Computer and network security is a perpetual game of cat and mouse. Attackers are often adept at both following technology and social trends, and adapting attacks to exploit weak points. As 2010 comes to a close, let’s take a look back at some of the biggest security trends from the year and try to learn a thing or two from the past year that we can use to defend our PCs better in 2011.
The year began with a bang with a targeted attack and breach affecting Google and many other known companies. Google accused the government of China of being responsible for the attacks–even involving the United States Department of State in the matter.
Dubbed Operation Aurora, or Hydraq, depending on which source you use, the attack was unique in being allegedly state-sponsored. China denied any involvement, but a WikiLeaks leak months later suggested there might be something to the theory. The other unique aspect of the Operation Aurora attack, though, was the way the affected parties joined forces–sharing details of the attack and working collaboratively to get to the bottom of things.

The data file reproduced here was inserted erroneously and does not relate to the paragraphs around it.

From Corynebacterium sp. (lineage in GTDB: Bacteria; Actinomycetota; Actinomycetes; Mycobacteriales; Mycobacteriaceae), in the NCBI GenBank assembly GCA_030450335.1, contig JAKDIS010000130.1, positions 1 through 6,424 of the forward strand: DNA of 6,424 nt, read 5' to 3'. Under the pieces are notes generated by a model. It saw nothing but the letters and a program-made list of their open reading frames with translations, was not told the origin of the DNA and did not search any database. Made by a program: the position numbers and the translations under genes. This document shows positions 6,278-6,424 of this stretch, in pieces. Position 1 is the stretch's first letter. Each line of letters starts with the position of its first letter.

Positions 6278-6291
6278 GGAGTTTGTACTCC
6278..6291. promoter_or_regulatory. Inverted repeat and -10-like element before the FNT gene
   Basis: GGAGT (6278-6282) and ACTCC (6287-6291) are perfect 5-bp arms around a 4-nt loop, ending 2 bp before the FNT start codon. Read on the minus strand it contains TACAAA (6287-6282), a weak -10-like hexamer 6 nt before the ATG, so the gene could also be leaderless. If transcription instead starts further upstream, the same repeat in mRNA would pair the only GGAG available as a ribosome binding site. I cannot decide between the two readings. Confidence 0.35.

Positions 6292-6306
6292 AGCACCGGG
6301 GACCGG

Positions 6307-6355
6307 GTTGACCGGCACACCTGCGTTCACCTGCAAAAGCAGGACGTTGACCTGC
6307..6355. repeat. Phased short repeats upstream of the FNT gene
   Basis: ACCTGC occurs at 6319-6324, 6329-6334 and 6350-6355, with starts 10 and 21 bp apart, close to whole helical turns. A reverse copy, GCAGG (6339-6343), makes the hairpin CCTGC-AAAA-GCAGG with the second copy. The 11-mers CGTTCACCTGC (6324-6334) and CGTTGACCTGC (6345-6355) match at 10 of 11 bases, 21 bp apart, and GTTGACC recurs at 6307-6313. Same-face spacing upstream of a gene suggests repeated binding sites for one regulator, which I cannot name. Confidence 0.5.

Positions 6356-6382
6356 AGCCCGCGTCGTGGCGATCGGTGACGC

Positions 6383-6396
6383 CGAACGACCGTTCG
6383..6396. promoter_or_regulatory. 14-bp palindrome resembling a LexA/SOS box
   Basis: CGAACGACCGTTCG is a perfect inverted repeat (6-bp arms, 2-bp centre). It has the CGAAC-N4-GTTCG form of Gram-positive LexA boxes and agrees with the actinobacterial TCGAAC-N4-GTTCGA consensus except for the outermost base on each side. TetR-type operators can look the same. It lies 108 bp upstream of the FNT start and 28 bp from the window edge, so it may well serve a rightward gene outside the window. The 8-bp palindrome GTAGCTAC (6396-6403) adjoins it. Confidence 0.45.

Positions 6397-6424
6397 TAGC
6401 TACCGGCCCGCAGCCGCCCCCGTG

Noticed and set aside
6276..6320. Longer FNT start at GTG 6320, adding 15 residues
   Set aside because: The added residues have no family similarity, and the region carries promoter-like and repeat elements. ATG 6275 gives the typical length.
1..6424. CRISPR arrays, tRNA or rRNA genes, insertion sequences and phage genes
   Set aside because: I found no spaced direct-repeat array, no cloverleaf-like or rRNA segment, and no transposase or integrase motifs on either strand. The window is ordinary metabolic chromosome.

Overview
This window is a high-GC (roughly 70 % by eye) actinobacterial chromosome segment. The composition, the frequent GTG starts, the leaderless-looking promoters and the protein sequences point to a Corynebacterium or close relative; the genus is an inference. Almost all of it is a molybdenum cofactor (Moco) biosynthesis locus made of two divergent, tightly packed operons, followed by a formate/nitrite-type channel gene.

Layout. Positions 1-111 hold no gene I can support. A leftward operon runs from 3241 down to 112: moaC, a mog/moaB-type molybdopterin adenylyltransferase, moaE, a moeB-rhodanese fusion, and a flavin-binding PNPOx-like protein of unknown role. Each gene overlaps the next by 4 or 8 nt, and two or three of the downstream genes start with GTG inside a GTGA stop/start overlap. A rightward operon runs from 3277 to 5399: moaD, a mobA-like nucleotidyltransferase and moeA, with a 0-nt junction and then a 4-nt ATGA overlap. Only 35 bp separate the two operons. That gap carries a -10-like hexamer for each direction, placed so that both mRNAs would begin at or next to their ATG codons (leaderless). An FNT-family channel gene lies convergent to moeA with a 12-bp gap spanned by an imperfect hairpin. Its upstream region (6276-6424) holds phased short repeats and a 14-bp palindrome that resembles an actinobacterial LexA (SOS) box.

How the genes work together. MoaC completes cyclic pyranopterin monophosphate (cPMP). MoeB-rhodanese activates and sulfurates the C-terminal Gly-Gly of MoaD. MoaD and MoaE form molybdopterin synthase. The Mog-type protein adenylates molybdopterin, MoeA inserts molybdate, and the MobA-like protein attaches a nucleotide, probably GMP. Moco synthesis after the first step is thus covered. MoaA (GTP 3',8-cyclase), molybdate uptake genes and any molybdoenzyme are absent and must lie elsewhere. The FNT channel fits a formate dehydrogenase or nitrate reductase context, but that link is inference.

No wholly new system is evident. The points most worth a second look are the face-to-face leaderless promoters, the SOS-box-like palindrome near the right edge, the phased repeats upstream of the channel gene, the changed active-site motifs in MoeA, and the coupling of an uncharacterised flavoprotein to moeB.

A state-sponsored attack against a high-profile tech target is one variation of a targeted attack. The Stuxnet worm, however, demonstrates that there are more insidious targeted attacks to watch out for as well (it is worth noting, though, that Stuxnet is alleged to be state-sponsored as well). Gary Egan, director of Symantec Security Response, explains, “It is quite possible that Stuxnet has ushered in the next evolutionary shift in malware: a new class of threat that is weaponized to cause real-world damage. It is also one of the most complex threats ever seen.”
The Stuxnet worm exploited four separate zero-day vulnerabilities, utilized cutting-edge techniques to evade detection, and is the first rootkit known to be specifically engineered to impact programmable logic controllers (PLCs) like those used in manufacturing and production plants. Egan exclaims, “The political and societal implications of Stuxnet are far reaching.”
Playing in the Sandbox
2010 can’t take credit for introducing the concept of the sandbox as a security control, but it does seem to be the year that it became more widely adopted and entered the mainstream vocabulary. Products such as the Google Chrome Web browser and Adobe Reader software both embraced sandboxing as a means of preventing attacks and exploits.